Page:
On Working With Rust, WebAssembly, Javascript, and WebGL

For a little over a month now, I’ve been working on a 3D platformer game in the browser using Rust, WebAssembly, Javascript, and WebGL. This article is just a bit about my experience working with this stack.

The first level of my platform runner game. Feel free to check out more of my work on my personal website.

Why this stack?

Initially, I chose to use these technologies for a couple of reasons.

  1. I think Rust is cool.
  2. I think Rust and WebAssembly have a lot of potential for the future of web development, as inexperienced and uninformed my thoughts on the subject may be.
  3. For a game, something that has the potential to be pretty computationally taxing for both the CPU and GPU, wasm will significantly outperform just plain Javascript.
  4. I already have experience with Javascript.
  5. WebGL is the most basic form of graphics programming for the web.

I think these are pretty reasonable for choosing a stack for a personal project. And for the most part, they were.

I don’t think my game has ended up or will end up being computationally taxing enough for me to notice were I to have used just Javascript, but I got to learn Rust and how compiling to Wasm and using that in conjunction with Javascript all works.

Why I’m glad I chose this stack

Rust is a very well designed language. Writing the majority of the game’s actual logic and physics system was really pleasant once I got used to the mechanics of Rust. Writing my own vector class, implementing operator overloading, interfacing for collisions, Rust made it always feel like I was writing very robust code, and that sort of feedback as you’re coding makes the overall experience more fun. I’d go on about Rust, but plenty of others have written extensively on why it’s so great.

During the process of fleshing out the game’s features, the structure of my project naturally separated into a sort of API for the game engine, as that’s one of the common ways to use WebAssembly in Javascript web apps. For game development on the web specifically, this made for a good structure, and having the stack sort of force you to use it in a way that benefits your organization was helpful in my experience. It was like the virtual world of the game existed in the Wasm code compiled from Rust, and through Javascript and WebGL, I visualized it and made it interactable.

At the current moment, WebGL is my only experience with graphics programming in the web. It is true that there is a bit of a learning curve, but I thought it did the job just fine and it taught me a lot about graphics programming. However, I understand why people would choose to go with alternative wrappers like three.js, as most people’s projects (including mine at least as of now) don’t require the control and customization that comes with WebGL’s manual graphics work.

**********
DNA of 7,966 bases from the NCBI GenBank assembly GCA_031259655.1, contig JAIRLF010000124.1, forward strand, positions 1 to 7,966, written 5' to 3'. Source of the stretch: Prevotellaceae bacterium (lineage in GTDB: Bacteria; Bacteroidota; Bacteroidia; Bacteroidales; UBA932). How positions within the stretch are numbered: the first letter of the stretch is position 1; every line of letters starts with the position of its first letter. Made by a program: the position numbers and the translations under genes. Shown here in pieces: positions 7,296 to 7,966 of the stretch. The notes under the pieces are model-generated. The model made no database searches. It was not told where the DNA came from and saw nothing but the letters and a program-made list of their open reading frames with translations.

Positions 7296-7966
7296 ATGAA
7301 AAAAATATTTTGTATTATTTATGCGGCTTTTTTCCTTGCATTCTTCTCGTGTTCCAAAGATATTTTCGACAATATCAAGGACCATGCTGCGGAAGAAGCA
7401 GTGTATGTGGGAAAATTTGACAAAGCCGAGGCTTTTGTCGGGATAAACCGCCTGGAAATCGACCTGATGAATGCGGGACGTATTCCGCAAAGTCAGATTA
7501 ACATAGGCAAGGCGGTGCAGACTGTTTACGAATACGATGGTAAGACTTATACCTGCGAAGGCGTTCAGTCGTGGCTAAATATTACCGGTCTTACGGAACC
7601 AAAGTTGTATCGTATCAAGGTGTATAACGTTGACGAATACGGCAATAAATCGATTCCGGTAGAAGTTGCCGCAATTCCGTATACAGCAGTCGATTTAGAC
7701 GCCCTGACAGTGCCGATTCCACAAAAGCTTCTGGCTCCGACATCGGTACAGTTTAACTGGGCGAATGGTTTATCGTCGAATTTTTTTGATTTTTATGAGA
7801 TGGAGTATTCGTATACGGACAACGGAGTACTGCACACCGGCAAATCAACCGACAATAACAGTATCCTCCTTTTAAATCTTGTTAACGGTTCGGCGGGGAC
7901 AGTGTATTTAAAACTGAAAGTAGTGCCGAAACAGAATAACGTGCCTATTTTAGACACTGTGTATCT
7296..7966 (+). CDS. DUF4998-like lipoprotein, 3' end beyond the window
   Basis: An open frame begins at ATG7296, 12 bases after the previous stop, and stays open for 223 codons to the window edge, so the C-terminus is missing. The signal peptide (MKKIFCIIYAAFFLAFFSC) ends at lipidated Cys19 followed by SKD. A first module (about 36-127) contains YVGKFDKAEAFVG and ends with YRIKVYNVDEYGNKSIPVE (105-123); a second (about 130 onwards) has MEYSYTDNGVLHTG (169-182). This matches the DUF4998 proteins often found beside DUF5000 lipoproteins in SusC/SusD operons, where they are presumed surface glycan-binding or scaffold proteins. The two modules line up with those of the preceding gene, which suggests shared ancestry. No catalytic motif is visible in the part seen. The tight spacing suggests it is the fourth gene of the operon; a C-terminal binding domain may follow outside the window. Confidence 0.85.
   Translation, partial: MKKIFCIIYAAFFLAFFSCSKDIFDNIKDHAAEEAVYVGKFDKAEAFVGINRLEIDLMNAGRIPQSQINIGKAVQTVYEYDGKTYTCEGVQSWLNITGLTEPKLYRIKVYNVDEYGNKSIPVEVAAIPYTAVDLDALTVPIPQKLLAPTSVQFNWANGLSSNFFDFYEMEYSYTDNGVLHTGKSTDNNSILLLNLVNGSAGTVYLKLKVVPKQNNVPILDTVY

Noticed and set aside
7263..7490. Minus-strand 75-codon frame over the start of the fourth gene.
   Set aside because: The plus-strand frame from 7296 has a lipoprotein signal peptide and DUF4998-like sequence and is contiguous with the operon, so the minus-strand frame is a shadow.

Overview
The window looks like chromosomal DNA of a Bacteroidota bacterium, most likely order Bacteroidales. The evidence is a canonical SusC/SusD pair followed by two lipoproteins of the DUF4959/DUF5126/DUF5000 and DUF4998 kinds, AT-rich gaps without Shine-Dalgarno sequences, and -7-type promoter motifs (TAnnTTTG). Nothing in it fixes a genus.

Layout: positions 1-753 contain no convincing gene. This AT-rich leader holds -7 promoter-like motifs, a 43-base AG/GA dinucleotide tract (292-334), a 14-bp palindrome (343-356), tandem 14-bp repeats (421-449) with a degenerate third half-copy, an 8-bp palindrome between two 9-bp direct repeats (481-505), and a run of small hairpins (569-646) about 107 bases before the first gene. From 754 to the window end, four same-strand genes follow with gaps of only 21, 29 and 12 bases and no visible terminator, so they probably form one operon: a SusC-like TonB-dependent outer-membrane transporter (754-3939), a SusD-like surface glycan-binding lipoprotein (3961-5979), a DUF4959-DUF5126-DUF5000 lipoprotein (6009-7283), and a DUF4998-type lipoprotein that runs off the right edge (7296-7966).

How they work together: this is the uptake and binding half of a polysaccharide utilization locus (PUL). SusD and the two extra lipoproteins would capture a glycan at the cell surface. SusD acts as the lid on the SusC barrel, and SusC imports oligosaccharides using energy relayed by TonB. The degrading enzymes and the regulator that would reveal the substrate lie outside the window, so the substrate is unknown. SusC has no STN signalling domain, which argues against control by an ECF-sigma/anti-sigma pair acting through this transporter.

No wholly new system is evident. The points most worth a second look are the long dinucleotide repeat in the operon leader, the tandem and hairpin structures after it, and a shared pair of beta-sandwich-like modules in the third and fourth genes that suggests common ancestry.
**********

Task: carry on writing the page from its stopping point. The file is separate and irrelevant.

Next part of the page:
Why I might change things up next time

For game dev, Rust is just fine, but I might choose to use a game engine as the game becomes more complex. As far as I know right now, if you’re writing an online game in Rust, you have to do everything yourself. And although for me this was a great learning experience, if I were to focus more on the actual development and progression of creating a game, I’d prefer to use a game engine that makes a lot of things easier for me.

For other web apps, the speed that Rust offers is usually not necessary. A lot of speed is not hindered by computationally taxing things, but more from waiting for data to send back and forth between things like databases and servers. Unless I end up building a very computationally taxing web app, normal web tech stacks will work just fine.

Resources for if you want to learn any of this stack


For Rust, I think the Rust Programming Language Textbook is really awesome. After about the first 10 chapters you will know more than enough to do a lot with the language. It’s very well written, thorough, and it even has a few projects it walks you through. This is what I personally used, and in combination with playing around with some of its examples in my own environment and looking things up, I felt pretty well equipped by the start of my project.


For Rust and WebAssembly, the Rust team also has another great resource written by them. I think their Rust/Wasm book’s Conway’s Game of Life tutorial covered everything I needed to know before jumping into making my game.

Rust generally has a lot of great resources that you can find just by exploring their website.


For Javascript, I initially learned it a long time ago from a hodgepodge of Coding Train tutorials, but this semester as I’ve gotten back into web development I enjoyed freeCodeCamp’s Javascript course.


For WebGL there are two MVP resources: Mozilla, and webglfundamentals.org. For Mozilla, I recommend just doing their standard WebGL tutorial, and the fundamentals walkthroughs for webglfundamentals.org. Anything else you will probably ever wonder about WebGL is scattered throughout the rest of those two resources. It is quite a lot to take it, but committing to these tutorials will get you through much of the beginning friction of learning.





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Alec Chen

Alec Chen


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